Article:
Being Bearers of Caring Concern
Second Sunday in Lent: February 24, 2013
As we go through this Lenten season, let us reflect on what it is to be a woman in Africa. It is so very disturbing that most of women in Africa are victims of various forms of injustice around issues of poverty, rape, violence and gender. Some women are beaten, assaulted, and harassed every day. Imagine you were put in such a situation you do not have access to health care, food to eat, water to drink; in fact, you have no hope at all. We need to help these people recover their hope according to the vision of the reign of God by bringing them out of oppression.
Who will work to address the root causes of this plague that weakens the hope of so many? All of us can, if only if we accept the role of being bearers of caring concern, engaging ourselves in a journey that will lead us to recover the vision of the reign of God in our daily lives and making a difference in the world.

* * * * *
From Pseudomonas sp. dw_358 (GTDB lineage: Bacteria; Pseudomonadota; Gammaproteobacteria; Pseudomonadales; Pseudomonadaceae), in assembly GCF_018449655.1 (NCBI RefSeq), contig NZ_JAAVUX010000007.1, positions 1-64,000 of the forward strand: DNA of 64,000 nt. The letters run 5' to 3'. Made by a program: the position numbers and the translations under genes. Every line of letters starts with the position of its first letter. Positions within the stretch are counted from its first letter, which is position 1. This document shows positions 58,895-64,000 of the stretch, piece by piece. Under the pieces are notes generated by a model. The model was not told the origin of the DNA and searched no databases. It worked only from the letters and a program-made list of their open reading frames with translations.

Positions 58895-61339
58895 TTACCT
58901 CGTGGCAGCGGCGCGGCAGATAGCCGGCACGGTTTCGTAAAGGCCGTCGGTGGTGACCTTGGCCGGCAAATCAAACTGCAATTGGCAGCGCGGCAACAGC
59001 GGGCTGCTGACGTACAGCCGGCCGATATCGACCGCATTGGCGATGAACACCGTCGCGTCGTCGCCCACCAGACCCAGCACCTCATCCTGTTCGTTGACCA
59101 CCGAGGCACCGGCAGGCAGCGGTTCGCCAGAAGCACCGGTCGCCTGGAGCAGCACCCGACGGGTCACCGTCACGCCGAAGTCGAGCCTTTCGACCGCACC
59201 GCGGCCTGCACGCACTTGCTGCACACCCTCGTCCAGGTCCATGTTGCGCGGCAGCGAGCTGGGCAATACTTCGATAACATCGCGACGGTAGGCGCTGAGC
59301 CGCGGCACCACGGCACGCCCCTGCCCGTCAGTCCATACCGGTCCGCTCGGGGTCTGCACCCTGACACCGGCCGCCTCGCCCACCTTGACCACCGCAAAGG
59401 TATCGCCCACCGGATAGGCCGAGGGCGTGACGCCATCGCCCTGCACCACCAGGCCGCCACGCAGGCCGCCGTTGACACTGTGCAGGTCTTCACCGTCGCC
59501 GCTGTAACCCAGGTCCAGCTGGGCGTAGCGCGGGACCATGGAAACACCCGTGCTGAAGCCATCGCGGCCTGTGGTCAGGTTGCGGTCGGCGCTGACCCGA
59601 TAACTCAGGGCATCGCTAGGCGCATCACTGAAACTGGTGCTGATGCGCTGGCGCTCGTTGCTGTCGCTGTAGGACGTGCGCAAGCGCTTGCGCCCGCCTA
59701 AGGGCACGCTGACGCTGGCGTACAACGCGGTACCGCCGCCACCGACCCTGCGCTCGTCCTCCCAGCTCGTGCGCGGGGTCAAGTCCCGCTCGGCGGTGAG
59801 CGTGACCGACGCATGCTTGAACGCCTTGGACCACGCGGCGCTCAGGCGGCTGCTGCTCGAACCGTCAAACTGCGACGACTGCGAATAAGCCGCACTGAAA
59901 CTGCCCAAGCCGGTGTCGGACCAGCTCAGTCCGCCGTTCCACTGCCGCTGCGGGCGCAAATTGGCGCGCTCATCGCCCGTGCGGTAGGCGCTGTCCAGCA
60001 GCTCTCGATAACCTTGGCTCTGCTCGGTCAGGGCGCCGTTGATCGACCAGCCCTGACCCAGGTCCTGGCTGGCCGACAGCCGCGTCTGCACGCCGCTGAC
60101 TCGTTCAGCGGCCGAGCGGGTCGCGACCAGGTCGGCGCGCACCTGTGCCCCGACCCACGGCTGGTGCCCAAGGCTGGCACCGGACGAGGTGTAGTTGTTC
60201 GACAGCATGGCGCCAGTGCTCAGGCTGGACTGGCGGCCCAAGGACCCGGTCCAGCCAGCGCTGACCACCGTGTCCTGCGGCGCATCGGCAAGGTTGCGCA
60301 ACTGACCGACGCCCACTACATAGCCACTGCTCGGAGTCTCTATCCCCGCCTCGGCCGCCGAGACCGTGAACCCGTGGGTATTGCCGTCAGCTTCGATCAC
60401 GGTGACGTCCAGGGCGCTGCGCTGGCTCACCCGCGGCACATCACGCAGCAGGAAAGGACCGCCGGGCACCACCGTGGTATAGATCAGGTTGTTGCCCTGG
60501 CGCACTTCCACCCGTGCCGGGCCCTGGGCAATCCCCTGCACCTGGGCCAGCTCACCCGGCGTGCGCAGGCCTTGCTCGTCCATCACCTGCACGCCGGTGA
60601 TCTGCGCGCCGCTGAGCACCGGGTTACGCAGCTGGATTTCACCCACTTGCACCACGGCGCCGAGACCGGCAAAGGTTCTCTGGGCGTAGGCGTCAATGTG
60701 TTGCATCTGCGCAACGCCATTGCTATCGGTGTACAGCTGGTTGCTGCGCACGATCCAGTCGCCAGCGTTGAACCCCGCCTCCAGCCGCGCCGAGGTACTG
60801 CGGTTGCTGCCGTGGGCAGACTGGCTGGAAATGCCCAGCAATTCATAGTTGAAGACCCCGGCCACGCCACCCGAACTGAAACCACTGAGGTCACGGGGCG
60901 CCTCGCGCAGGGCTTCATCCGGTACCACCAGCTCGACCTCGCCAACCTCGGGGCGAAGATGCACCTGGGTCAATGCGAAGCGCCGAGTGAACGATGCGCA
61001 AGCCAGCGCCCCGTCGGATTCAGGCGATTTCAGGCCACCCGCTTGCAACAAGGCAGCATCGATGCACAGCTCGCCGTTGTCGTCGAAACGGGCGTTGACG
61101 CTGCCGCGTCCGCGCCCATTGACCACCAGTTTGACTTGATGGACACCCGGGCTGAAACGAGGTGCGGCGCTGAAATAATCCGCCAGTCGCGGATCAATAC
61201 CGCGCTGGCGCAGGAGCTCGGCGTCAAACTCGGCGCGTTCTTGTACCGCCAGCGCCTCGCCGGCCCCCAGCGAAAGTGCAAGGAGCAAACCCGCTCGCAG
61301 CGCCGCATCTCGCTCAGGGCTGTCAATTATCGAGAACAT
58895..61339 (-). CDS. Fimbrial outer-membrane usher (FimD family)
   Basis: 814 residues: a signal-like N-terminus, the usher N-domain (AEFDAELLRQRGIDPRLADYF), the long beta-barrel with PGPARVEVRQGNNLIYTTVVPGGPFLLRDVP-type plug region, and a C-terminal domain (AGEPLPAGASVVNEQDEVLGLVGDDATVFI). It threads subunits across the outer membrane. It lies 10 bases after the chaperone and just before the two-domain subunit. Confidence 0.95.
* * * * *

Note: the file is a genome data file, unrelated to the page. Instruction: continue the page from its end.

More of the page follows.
As I reflected on Luke 13:31-35, I realized that Jesus has already started his journey by going to Jerusalem with the mission of bringing hope to the oppressed and marginalized. Although the mission would put his life in danger, he was more concerned all human kind, offering them hope and a new life. We should follow Jesus’ example of going all over the world to bring hope to the hopeless.
We must reflect on what is going on around the world: women bear a disproportionate share of the burden of poverty, violence and victimization and these numbers are increasing. Even though sometimes offering others caring concern can be exhausting both emotionally and physically, it is my prayer that you remember this working with a purpose is the best way to make difference in the world. We should be bearers of caring concern regardless of our economy, culture, race, gender or religion.
I am personally grateful to the United Methodist Women for bringing hope into my life by being bearers of caring concern and providing me with a scholarship that has moved me one step forward in making difference in the world. My prayer is that God gives you the strength and courage to journey, together with Jesus, around the world; and help bring all human-kind out of oppression, and victimization; and assure them hope, love and healing.
Nadine Ilunga Ngoy is from the Republic Democratic of Congo. She is a M.Div. student at Drew Seminary, Madison, New Jersey, and a United Methodist Women international scholarship recipient.